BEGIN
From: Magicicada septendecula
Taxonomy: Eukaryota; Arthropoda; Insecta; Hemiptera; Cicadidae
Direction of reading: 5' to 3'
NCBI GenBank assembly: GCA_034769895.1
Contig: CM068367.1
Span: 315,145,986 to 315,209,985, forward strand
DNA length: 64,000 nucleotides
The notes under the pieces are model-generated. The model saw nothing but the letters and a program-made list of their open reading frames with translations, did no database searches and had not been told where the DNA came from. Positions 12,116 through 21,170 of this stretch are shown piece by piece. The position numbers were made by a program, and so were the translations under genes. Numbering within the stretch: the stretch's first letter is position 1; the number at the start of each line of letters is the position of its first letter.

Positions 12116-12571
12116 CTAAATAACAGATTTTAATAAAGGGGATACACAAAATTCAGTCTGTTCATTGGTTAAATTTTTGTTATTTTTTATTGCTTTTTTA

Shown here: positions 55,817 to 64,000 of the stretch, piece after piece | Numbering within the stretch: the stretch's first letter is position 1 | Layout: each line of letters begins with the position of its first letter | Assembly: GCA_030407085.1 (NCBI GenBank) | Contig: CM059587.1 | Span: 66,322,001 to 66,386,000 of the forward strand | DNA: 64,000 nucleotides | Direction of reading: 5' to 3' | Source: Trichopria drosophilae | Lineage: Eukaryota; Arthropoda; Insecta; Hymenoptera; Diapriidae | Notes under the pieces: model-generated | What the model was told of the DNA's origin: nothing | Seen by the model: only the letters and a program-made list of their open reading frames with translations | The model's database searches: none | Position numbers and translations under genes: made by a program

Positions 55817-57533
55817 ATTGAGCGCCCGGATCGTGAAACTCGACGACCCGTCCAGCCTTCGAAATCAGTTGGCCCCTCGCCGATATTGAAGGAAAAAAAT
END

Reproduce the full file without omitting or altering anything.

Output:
From: Magicicada septendecula
Taxonomy: Eukaryota; Arthropoda; Insecta; Hemiptera; Cicadidae
Direction of reading: 5' to 3'
NCBI GenBank assembly: GCA_034769895.1
Contig: CM068367.1
Span: 315,145,986 to 315,209,985, forward strand
DNA length: 64,000 nucleotides
The notes under the pieces are model-generated. The model saw nothing but the letters and a program-made list of their open reading frames with translations, did no database searches and had not been told where the DNA came from. Positions 12,116 through 21,170 of this stretch are shown piece by piece. The position numbers were made by a program, and so were the translations under genes. Numbering within the stretch: the stretch's first letter is position 1; the number at the start of each line of letters is the position of its first letter.

Positions 12116-12571
12116 CTAAATAACAGATTTTAATAAAGGGGATACACAAAATTCAGTCTGTTCATTGGTTAAATTTTTGTTATTTTTTATTGCTTTTTTA

Shown here: positions 55,817 to 64,000 of the stretch, piece after piece | Numbering within the stretch: the stretch's first letter is position 1 | Layout: each line of letters begins with the position of its first letter | Assembly: GCA_030407085.1 (NCBI GenBank) | Contig: CM059587.1 | Span: 66,322,001 to 66,386,000 of the forward strand | DNA: 64,000 nucleotides | Direction of reading: 5' to 3' | Source: Trichopria drosophilae | Lineage: Eukaryota; Arthropoda; Insecta; Hymenoptera; Diapriidae | Notes under the pieces: model-generated | What the model was told of the DNA's origin: nothing | Seen by the model: only the letters and a program-made list of their open reading frames with translations | The model's database searches: none | Position numbers and translations under genes: made by a program

Positions 55817-57533
55817 ATTGAGCGCCCGGATCGTGAAACTCGACGACCCGTCCAGCCTTCGAAATCAGTTGGCCCCTCGCCGATATTGAAGGAAAAAAAT